A lasan temple' is the place of worship for Buddhists, the followers of Buddhism. They include the structures called vihara, chaitya stupa, wat and pagoda in different regions and languages. Temples in Buddhism represent the pure land or pure environment of a Buddha. Traditional Buddhist temples are designed to inspire inner and outer peace. Its structure and architecture varies from region to region. Usually, the temple consists not only of its buildings, but also the surrounding environment. The Buddhist temples are designed to symbolize 5 elements: Fire, Air, Earth, Water, and Wisdom.
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The design of temples in India was influenced by the idea of a place of worship as a representation of the universe. For Buddhist temple complexes one tall temple is often centrally located and surrounded by smaller temples and walls. This is symbolic of Buddhist imagining of the universe with Mount Meru at the center surrounded by oceans, lesser mountains and a huge wall.
A Chaitya, Chaitya hall or Chaitya-griha refers to a shrine, sanctuary, temple or prayer hall in Indian religions. The term is most common in Buddhism, where it refers to a space with a stupa and a rounded apse at the end opposite the entrance, and a high roof with a rounded profile. Strictly speaking, the chaitya is the stupa itself, and the Indian buildings are chaitya halls, but this distinction is often not observed. Many of the early Chaitya were rock-cut, as in Karla caves or Ajanta.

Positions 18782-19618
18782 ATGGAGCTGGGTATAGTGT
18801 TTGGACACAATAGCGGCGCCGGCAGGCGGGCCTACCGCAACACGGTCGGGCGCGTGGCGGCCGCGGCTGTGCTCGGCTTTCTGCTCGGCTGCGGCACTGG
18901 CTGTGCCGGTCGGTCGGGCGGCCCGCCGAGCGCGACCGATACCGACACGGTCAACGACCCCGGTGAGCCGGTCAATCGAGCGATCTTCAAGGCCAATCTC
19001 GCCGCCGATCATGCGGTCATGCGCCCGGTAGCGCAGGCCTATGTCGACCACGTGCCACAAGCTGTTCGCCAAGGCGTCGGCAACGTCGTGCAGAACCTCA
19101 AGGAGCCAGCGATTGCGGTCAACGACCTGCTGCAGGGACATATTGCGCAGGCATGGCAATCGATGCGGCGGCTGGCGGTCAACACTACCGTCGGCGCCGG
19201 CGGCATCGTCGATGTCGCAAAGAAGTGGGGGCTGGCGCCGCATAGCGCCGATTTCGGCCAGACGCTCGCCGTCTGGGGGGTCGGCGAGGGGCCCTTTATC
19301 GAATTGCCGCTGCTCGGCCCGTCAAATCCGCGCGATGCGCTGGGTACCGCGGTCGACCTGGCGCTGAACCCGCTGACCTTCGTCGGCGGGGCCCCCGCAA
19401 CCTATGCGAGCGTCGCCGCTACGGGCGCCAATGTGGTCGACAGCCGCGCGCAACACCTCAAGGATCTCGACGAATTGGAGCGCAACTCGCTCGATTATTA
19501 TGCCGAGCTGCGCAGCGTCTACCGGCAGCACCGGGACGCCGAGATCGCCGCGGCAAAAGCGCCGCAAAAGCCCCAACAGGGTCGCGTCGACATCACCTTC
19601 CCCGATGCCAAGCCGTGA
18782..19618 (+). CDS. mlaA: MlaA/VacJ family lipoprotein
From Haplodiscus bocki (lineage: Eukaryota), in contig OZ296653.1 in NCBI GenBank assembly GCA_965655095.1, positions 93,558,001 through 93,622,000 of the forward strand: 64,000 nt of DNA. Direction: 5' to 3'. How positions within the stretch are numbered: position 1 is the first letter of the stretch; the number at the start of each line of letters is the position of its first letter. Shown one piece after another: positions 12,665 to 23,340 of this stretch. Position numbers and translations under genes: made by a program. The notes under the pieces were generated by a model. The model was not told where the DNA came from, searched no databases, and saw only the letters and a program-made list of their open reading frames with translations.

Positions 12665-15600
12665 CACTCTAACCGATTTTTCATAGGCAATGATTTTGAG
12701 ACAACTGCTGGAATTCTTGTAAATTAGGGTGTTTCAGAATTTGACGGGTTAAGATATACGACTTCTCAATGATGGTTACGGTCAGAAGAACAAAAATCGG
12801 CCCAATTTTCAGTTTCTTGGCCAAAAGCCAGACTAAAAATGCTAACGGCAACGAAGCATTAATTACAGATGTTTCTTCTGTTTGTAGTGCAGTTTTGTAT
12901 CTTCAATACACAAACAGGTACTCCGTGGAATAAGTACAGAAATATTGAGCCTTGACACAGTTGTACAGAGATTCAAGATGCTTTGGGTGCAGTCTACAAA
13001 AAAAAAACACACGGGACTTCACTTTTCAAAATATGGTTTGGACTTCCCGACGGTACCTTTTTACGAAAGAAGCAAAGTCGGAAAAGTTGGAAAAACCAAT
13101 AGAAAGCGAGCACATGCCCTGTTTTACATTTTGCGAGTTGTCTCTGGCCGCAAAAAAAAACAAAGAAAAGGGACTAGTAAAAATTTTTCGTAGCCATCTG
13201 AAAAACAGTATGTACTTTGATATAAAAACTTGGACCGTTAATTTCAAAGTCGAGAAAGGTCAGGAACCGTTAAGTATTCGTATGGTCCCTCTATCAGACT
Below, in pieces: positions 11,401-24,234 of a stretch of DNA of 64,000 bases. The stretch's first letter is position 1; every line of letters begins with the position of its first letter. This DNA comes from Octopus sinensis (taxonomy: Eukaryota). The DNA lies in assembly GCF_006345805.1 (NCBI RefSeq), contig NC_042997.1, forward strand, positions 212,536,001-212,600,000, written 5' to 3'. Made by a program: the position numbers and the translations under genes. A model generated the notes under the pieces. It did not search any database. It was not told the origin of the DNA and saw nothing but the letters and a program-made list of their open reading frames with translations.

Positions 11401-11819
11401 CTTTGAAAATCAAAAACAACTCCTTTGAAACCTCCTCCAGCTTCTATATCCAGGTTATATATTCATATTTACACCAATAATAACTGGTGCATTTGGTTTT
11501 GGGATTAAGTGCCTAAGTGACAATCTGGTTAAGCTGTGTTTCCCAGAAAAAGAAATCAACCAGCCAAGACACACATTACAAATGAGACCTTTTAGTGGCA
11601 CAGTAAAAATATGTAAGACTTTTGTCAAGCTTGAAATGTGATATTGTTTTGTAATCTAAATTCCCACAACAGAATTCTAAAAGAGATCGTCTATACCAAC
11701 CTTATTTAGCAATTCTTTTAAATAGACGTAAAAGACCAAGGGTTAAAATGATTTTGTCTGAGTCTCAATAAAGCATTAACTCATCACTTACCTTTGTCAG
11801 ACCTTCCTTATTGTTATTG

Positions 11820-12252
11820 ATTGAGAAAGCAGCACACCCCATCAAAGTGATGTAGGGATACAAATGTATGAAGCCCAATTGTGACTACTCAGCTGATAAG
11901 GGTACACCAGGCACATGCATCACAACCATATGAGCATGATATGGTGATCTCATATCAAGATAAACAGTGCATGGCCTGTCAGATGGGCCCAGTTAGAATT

Some of the earliest free-standing temples may have been of a circular type. Ashoka also built the Mahabodhi Temple in Bodh Gaya circa 250 BCE, a circular structure, in order to protect the Bodhi tree under which the Buddha had found enlightenment. The Bairat Temple is also a round structure, which can be seen through archaeological remains. Representations of this early temple structure are found on a 100 BCE relief sculpted on the railing of the stupa at Bhārhut, as well as in Sanchi. From that period the Diamond throne remains, an almost intact slab of sandstone decorated with reliefs, which Ashoka had established at the foot of the Bodhi tree. These circular-type temples were also found in later rock-hewn caves such as Tulja Caves or Guntupalli.
Japanese Buddhist temples typically include a Main Hall.
A distinctive feature is the chinjusha, a Shinto shrine devoted to the temple's kami. Buddhism co-existed with shintoism, but in the 8th century Buddhism became the state religion and Buddhist temples were built.
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